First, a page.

It was with some trepidation that I threw every single piece of gear I own, into duffel bags and packs, in preparation for heading down to Queenstown for a week of training with the Team prior to the Remarkables Ice and Mixed Festival. From the information which had been circulating, it was clearly going to be an initiation by fire, evidenced by the fact the whole Team had been warned that we were going to be ‘encouraged’ to set new routes around the Remarkables.
A cloudy Saturday morning turned out to be an omen foretelling the type of weather we were to see all week. As half the team ventured round to the South Face of Single Cone for a crash course on ice and mixed climbing, Team Dunedin comprising Frazer Attrill and Jaz Morris, made light work of Friday’s Fool (WI3, M4). With reports of the climb being “fat” and in “the best condition ever seen”, Ari Kingan, and your humble author decided to go and test the waters of this classic on Sunday. There was an expectation that we'd breeze up the climb, given Frazer and Jaz's performance the previous day, but it was with a fair amount of apprehension, that I gazed up at my first ice lead. It became crystal clear to me in the first ten metres of the pitch, as I frantically punched my 16cm screw through the ice and out the other side, that the term ‘fat ice’ is inherently subjective. At the same point, both my legs went into sewing machine mode, and with bad things coming in threes, I also had the misfortune of discovering the true meaning of the ‘screaming barfies’. Summoning my last bout of will-power, I slowed down, swung the tools with a little more precision, and after what felt like an eternity, eventually reached the belay. The remainder of the climb became progressively easier, and it was a jubilant pair who topped out on the ridge a short while later. Meanwhile, Team Auckland (Peter Ramage & Jason Horrocks) scoped out the possibilities around Lake Alta, settling on a suitably fearsome project boulder which somehow managed to thwart their stalwart siege style tactics. Jaz and Frazer spent the day scampering around Lake Alta, making a foray up Altered States (WI2), as well as scoping out the action on the Flight Deck.
Monday’s events threw a pall over the Team, with the shared burden bringing everyone a bit closer. Sticking together, all the Team ventured down to the Pink Palace, where Jason’s true colours came out, sending an M6, despite two initial encounters with the bouldering mats.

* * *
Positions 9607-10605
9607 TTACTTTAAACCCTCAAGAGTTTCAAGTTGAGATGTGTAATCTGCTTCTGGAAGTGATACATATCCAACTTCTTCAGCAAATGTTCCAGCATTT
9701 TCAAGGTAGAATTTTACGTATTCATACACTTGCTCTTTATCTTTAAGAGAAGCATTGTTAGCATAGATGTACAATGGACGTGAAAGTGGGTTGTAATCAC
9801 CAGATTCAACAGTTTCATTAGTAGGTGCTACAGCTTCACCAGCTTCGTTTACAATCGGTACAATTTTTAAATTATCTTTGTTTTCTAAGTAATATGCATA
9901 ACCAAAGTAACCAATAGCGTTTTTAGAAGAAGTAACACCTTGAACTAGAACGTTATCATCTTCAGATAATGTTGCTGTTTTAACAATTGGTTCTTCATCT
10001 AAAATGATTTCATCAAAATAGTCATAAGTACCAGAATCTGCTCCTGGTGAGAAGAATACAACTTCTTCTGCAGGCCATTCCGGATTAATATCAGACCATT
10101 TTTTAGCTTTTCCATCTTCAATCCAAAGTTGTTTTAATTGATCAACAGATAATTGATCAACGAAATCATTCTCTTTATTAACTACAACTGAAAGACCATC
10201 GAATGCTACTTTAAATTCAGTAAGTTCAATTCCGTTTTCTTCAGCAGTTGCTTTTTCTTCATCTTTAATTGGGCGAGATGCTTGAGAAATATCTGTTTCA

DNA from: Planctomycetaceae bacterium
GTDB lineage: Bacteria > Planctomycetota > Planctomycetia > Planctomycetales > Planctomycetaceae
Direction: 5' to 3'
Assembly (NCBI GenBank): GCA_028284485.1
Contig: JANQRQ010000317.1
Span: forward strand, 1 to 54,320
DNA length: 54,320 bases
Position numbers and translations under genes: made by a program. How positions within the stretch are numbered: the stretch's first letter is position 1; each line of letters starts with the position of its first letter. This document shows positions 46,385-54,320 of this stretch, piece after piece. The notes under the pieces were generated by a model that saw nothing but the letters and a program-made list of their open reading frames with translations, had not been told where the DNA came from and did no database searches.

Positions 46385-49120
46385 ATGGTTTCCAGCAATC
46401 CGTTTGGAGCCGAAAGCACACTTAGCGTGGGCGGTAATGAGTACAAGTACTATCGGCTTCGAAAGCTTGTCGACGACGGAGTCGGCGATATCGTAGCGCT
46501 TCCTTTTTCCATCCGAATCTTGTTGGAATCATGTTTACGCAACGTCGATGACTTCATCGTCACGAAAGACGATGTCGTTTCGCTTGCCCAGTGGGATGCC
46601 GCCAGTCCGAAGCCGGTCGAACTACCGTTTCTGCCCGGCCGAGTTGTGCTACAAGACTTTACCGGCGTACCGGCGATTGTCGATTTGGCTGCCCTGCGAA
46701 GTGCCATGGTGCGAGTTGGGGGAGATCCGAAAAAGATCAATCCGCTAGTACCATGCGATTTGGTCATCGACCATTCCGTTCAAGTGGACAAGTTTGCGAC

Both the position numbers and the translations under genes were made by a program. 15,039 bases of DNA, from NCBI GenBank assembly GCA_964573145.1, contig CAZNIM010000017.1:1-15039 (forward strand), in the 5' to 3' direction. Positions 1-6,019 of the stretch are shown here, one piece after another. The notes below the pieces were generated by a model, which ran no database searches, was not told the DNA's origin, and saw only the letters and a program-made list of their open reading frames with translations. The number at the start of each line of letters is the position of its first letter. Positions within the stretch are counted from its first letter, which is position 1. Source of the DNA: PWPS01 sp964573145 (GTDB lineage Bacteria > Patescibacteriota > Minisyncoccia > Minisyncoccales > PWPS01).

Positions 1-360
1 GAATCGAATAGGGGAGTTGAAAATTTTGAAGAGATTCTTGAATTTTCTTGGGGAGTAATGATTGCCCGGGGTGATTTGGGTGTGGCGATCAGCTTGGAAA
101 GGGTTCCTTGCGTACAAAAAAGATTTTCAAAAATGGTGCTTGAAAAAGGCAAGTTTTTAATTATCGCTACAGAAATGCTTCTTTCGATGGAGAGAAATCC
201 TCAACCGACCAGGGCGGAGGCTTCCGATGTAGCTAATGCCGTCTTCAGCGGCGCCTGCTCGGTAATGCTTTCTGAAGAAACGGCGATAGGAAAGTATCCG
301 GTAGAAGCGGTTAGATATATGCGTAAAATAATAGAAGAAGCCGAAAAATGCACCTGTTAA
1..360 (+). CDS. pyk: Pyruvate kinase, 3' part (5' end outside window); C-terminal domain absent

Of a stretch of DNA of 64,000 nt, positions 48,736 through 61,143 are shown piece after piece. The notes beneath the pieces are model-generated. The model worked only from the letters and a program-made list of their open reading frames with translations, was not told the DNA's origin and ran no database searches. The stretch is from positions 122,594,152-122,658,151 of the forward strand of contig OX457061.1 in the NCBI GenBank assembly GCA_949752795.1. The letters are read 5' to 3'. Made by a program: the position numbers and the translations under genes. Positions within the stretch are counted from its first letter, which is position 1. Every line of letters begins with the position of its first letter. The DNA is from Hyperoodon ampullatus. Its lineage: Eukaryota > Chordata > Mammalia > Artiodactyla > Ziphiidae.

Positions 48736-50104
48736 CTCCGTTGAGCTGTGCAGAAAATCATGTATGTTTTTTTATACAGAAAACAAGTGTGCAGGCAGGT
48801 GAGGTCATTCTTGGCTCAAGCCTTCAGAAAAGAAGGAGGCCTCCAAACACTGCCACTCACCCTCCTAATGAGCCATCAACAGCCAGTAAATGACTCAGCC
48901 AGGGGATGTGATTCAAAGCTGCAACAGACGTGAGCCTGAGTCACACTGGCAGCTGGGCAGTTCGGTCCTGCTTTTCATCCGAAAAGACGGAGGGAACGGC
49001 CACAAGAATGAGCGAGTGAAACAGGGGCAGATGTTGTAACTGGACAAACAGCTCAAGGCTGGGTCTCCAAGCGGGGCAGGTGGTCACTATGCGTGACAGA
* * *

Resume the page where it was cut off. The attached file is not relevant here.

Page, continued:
Wednesday saw the team scattered across the mountain. Team Auckland went round to Alta ice, but halfway up, they found it rather thin and sketchy, necessitating a hasty retreat before the sun had its way on what remained of the ice. Joined by an Irishman, Jaz and Frazer sniffed out some turf around the Alta Slabs, setting a classic M3+ route aptly named ‘On General’s Orders’. Back at Queen’s Drive, Team Canterbury/Westland was shepherded up Sgian Dubh (M4) by Steve Fortune.
With Jaz instructing on the Snow skills course, Team Canterbury/Westland coerced Frazer to join them on State of the Nation (M5) on Friday. Being the first day of the festival proper, we encountered unexpected traffic jams along Queen’s Drive, and coupled with slight geographical challenges about where the route exactly began, the result was a somewhat delayed start. Running the gauntlet - yours truly inched his way up the climb, with little consideration to his poor belayers, who quietly froze as the minutes painstakingly ticked by. There turned to be a wee gathering at the first belay, when I finally reached it, with another party who had discovered the correct start to the route. Eventually, all three of us were reunited at the top of the first pitch, and a hasty team conference convened, where it was decided that at the present pace, we wouldn’t top out by night-fall, and bidding three of my wallnuts farewell, we bailed off the side of the climb. Peter and Jason spent half the day unexpectadely cross-training as they walked up and down from the top of Telecom Towers. Determining conditions better suited to establishing a route much closer to the coffee; they instead bouldered on an M4/M5 problem on the bluffs just above the base buildings.
Saturday turned out to be the last day of climbing, with Team Auckland heading up Number One Gully (M2), where Ari and myself met them - having earlier followed Friday’s trend, and bailed off a new route just to the left of State of the Nation. Failing to find the elusive bolt anchors at the top of the route, Jono came to the rescue, making it a considerably less expensive bail, by retrieving both the cam and piton which were lowered off.
Jaz, Ari and Tiff Stephens made a solid effort on the traverse race on Sunday, backing off in conditions which deterred all but the two winners: Danny Murphy and Mike Buchannan. In hindsight, being thrown in the deep end can teach you to swim rather quickly, and the week was testament to the fact that a concentrated period of climbing really solidifies the skills and abilities necessary for ice and mixed climbing. The Remarkables Ice and Mixed Festival has to be one of the best events of the climbing calendar, and with some serious unfinished business, you can guarantee I’ll be back same time, same place next year!